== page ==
A $65 million (Rwf52 billion) dairy development project that will directly benefit 100,000 dairy households in Rwanda, will be launched in January, 2017, according to Dr. Théogène Rutagwenda, Director General for Animal Resources at the Ministry of Agriculture and Animal Resources (MINAGRI).
Dr. Rutagwenda told Sunday Times that the 5-year project supported by International Fund for Agricultural Development (IFAD) will help farmers raise improved dairy cow breeds, increase milk production, proper handling of milk produce and access to markets.
“The project is intended to address the issues of lack of [cow] forage, water and reduction of produce so that farmers do not loose during the dry season,” he noted.
He also said that milk transporters, milk collection centres and milk processing factories will also benefit from the project.
The project will operate in 12 districts, three in each Province, namely Nyagatare, Rwamagana and Kayonza, in the East; Gicumbi, Burera and Musanze) in the North, Nyabihu, Rubavu and Rutsiro in the West and Nyanza, Huye and Ruhango in the South.
Dr. Rutagwenda said the country currently had a cattle population of about 1.4 million of which 54% are cross breeds, 40% locally bred and 6% pure breeds.
He pointed out that milk production in Rwanda increased from about 7,000 tonnes in 1994 to over 710,000 tonnes currently; noting that more than 90 % of the milk comes from cross and pure breeds
According to the Rwanda Agriculture Board, some cow breeds can produce between 25 and 30 liters of milk per day each, but there are local cows which give five liters of milk or less per day. The average milk production per cow is eight litre per day.
The chairperson of National Dairy Farmers Federation of Rwanda (NDFFR), Gahiga Gashumba said: “Improvement of the breed is very crucial and should be taken care of because we don’t have a lot of land and people need to raise cows that give good yields”.
Gashumba added that the project designers consulted the federation and it gave its views as far as the dairy sector is concerned.
He said that strengthening dairy farmers’ cooperatives is also an important aspect to consider in the project as it will enable them effectively receive milk produce and find markets for it.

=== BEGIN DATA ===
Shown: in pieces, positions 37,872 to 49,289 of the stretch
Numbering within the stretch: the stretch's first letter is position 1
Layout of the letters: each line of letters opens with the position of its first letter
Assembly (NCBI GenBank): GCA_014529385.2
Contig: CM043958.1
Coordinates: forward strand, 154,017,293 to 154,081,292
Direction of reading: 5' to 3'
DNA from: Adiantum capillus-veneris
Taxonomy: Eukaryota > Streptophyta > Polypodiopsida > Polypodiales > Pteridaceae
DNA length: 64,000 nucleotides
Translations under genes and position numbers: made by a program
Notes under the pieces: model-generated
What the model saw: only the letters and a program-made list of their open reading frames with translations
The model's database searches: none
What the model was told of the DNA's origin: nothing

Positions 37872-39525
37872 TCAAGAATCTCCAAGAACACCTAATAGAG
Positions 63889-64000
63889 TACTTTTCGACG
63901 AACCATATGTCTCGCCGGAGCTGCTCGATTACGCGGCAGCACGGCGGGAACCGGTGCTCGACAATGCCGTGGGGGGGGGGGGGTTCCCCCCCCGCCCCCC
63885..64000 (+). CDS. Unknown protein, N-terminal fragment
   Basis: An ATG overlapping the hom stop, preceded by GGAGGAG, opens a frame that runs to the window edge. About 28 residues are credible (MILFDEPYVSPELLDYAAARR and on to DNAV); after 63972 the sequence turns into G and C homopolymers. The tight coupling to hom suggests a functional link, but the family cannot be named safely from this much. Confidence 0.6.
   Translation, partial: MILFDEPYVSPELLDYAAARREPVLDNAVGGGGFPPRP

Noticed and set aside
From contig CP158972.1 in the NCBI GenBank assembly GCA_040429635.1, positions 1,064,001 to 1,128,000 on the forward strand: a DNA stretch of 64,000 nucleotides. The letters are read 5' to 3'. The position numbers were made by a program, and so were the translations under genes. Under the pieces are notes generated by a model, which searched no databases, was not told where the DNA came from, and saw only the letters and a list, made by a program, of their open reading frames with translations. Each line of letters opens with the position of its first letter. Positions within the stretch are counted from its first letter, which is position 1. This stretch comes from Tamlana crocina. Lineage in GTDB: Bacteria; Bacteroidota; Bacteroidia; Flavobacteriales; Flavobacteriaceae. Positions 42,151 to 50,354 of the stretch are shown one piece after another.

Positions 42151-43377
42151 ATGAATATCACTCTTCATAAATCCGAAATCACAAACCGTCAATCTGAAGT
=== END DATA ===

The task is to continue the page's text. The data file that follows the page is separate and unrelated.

He told Sunday Times that the project should also focus on milk hygiene and quality and what was required to achieve it.
“A farmer normally does not know the required milk content such as the amount of fat content and proteins. That is why it necessitates continuous trainings so that farmers know what to do and feed their cows to get quality milk,” he noted adding that the practice is achieved easier through cooperatives.
Improving milk collection centres
According to Dr. Rutagwenda, there are so far 106 Milk Collection Centres in the country, which he said are still few.
Gashumba said that milk collection centres (MCCs) are not operating at their capacity owing to various issues including lack of enough water and electricity.
He said the issue of electricity is a major concern at MCCs, noting that some of the MCCs are using generators to cool milk, which was expensive.
The current equipment at MCCs allows milk cooling after four or five hours, yet Gashumba said for milk to meet quality standards it has to be cooled sooner.
“There is need for machines that can cool milk in minutes because as the milk cooling delays, the bacteria count increases,” he noted.
Dr. Rutagwenda said that the project will also offer support in improving MCCs.
Meanwhile, poor road conditions in some parts of the country, like in the neighborhood of Gishwati National Park in the Western Province constitute a challenge to the transportation of milk.
Gashumba said people in the area still carry milk in jerry cans as the hilly roads do not allow other means of transport.